An imaginative presentation of Les Nuits d’Été

United KingdomUnited Kingdom Berlioz, Les nuits d’éte (Summer Nights): Sinead O’Kelly (mezzo-soprano), Bryan Evans (piano), Cameron Menzies (creatives). Courtyard Theatre, Newtownabbey, 11.3.2023. (RB)

Sinead O’Kelly (c) Neil Harrison/NI Opera

This was the final concert in Northern Ireland Opera’s Salon Series which involved them performing a range of repertoire in various venues across Northern Ireland. The venue on this occasion was the small and intimate Courtyard Theatre in Newtownabbey which is just outside Belfast.

The sole work on the programme was Berlioz’s Les nuits d’éte which the composer wrote in 1841. It is a setting of six poems by the French poet and writer Théophile Gautier. Each of the six songs is dedicated to different singers. The first and last songs are bright and upbeat and deal with the birth of love and with lovers being reunited. They frame four darker, more introspective songs which look at difficult feelings stemming from relationships and the loss of loved ones.

Cameron Menzies used carpets and lamps to create a warm domestic setting for the songs. Roses featured prominently on the set and rose petals were sprinkled across the floor. Sinead O’Kelly was wearing a fine burnt-orange gown and she made good use of the props while performing the songs.

Les nuits d’éte (c) Neil Harrison/NI Opera

There was much to admire in this performance by Sinead O’Kelly and Bryan Evans. They adopted brisk tempi and did an excellent job characterising each of the songs. O’Kelly brought a bright, radiant tone to ‘Villanelle’, the opening song of the set, against Evans’s chattering chords on the piano. ‘Le spectre de la rose’ is the masterpiece of the set; the poet imagines a rose corsage worn by a young woman that is now dying. O’Kelly’s tone was rich and varied while Evans accompanied beautifully with a range of shifting textures. I wondered if there was scope to bring out more of the sensual ardour and shimmering eroticism of this song. ‘Sur les lagunes’ is a funereal barcarolle which sees the poet heading out to sea. O’Kelly captured the feelings of grief for lost love in the early part of the song and the anguished dramatic outbursts were handled well.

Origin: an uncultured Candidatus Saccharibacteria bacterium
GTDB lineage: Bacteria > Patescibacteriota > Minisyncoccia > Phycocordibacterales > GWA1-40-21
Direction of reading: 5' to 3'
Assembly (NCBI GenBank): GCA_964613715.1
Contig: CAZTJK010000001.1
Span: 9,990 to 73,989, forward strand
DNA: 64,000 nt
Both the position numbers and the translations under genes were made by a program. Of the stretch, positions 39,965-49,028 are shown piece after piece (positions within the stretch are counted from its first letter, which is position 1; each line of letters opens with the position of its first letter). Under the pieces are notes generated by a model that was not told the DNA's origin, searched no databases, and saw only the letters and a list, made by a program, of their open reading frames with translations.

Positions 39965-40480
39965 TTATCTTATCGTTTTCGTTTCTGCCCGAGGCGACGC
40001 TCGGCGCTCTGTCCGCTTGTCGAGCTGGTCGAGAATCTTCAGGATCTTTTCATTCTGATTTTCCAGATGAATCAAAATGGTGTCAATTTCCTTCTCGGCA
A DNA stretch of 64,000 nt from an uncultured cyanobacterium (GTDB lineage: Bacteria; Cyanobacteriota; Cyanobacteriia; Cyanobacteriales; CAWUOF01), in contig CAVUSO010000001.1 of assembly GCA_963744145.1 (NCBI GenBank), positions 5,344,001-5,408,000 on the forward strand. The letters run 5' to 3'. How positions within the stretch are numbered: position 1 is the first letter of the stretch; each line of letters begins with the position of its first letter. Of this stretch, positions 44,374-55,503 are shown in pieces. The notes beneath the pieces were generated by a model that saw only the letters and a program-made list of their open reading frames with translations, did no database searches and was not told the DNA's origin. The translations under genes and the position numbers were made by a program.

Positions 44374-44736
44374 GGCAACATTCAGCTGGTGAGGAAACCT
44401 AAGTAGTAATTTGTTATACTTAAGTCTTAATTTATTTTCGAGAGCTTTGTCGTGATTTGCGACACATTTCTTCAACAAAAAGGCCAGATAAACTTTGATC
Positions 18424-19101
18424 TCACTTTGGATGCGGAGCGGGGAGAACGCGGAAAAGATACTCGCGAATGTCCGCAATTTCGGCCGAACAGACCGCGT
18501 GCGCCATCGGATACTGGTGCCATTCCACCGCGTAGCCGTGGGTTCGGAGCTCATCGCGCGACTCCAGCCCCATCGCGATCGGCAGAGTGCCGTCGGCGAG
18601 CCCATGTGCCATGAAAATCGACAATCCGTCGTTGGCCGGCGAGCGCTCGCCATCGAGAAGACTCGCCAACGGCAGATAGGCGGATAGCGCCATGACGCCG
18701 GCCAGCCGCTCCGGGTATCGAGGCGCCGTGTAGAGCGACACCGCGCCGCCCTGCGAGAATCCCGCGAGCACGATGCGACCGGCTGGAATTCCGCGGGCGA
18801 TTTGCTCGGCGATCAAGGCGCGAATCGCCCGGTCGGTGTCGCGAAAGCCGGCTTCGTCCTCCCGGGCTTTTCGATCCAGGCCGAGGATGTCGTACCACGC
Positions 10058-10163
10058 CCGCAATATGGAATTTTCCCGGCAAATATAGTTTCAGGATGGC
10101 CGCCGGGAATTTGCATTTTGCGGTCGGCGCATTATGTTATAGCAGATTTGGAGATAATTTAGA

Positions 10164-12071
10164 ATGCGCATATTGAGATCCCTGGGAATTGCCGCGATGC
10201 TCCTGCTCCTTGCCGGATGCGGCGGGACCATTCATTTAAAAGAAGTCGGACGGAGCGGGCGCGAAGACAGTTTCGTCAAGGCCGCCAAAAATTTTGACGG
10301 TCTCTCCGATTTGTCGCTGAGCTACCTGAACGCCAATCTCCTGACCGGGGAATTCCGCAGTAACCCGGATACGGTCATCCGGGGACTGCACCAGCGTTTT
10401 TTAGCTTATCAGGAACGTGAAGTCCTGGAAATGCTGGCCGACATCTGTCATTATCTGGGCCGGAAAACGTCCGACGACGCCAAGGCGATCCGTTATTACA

In ‘Absence’ O’Kelly’s phrasing was immaculate and the tone was nicely varied although this performance did not move me as much as others I have heard, particularly in those sections where when the poet pleads for the return of his beloved. Evans captured perfectly the ghostly backdrop of ‘Au cimetière’ while O’Kelly’s vocal line brought home the melancholy of the graveyard scene. O’Kelly and Evans ended the cycle on a more upbeat note with ‘L’Île inconnue’. O’Kelly brought the scene winningly to life and sang with vivacity and charm.

O’Kelly performed the first of the songs again as an encore which was well received although I did feel the audience was a little short-changed in this concert given there was only one work on the programme. I noticed that an additional song by Chausson was originally programmed and it would be good to include this when the concert is repeated in other locations.

It was an inspired idea to hold this series of concerts across different venues in Northern Ireland and I have been very impressed with the overall quality of the productions and the standard of the music making. Bravo to Cameron Menzies and his team for pulling the series together in such an imaginative way.

Robert Beattie  

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